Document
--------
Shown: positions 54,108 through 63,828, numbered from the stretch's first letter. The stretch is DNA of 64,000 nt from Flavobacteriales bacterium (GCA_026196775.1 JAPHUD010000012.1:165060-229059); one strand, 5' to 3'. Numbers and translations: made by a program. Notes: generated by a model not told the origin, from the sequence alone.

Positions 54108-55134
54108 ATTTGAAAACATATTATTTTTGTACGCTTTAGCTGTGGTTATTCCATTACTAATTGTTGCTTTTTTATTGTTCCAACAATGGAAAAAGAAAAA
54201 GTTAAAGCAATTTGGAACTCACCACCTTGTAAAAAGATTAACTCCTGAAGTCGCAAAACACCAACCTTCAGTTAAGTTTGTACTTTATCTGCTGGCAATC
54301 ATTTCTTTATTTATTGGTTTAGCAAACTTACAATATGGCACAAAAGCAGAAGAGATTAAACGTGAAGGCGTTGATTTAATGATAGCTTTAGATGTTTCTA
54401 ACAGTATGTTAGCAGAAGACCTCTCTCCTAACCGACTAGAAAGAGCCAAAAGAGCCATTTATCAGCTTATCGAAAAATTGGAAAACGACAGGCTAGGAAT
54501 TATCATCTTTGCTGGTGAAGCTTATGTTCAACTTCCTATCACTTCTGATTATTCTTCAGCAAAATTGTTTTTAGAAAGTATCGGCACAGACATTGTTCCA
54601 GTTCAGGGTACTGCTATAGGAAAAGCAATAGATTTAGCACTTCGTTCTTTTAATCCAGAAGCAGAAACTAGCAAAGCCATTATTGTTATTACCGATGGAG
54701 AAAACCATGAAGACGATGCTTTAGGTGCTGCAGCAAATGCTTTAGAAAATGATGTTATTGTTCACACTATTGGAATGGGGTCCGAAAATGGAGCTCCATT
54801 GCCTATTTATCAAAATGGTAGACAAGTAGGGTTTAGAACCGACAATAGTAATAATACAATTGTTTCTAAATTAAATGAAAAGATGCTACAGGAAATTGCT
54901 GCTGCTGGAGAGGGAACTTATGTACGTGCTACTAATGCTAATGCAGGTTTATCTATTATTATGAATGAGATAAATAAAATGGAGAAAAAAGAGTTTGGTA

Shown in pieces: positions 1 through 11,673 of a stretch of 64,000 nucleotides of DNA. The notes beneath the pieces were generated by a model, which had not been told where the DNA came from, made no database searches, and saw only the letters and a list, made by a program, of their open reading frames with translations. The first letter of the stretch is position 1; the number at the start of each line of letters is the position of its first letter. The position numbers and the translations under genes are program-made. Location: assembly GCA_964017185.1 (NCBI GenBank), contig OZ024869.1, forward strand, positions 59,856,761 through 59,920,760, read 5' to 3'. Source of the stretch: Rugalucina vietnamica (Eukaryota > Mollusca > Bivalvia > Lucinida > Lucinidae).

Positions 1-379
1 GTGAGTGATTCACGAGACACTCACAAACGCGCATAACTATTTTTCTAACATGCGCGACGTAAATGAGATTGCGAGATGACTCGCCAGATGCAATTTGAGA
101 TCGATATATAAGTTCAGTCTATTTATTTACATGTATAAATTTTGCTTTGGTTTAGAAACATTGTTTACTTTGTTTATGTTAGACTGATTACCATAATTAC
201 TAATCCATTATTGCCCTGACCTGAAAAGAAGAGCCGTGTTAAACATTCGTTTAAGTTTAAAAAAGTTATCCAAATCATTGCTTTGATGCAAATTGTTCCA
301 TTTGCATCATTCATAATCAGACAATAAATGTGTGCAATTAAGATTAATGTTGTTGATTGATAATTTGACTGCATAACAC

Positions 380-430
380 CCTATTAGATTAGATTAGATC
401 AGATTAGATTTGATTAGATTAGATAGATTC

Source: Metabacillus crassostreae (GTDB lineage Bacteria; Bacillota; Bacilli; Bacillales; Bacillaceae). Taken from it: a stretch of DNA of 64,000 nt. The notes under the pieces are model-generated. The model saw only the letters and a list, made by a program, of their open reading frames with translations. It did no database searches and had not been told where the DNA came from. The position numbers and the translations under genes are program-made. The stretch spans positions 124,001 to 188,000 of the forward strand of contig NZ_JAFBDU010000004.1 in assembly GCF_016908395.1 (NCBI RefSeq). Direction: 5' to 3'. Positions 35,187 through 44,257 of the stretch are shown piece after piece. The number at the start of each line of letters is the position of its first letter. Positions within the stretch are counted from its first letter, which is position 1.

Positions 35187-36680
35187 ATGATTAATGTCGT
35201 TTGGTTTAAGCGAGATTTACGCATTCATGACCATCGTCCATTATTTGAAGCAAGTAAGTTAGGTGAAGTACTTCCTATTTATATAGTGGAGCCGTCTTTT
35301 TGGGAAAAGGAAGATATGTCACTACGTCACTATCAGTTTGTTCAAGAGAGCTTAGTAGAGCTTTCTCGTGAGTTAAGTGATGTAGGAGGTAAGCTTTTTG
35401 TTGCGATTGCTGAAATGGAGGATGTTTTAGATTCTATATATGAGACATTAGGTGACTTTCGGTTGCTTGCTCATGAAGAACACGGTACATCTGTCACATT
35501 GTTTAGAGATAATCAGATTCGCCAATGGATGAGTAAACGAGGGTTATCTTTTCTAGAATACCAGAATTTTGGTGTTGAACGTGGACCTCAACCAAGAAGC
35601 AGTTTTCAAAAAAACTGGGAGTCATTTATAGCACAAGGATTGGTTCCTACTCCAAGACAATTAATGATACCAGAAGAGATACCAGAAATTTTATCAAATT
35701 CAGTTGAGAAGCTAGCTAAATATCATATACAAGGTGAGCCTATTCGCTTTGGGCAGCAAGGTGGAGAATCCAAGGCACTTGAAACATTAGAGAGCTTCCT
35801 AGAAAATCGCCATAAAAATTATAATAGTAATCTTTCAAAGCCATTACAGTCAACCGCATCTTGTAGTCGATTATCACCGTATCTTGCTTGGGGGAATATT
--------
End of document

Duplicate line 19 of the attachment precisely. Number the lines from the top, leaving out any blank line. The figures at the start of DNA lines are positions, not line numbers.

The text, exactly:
380 CCTATTAGATTAGATTAGATC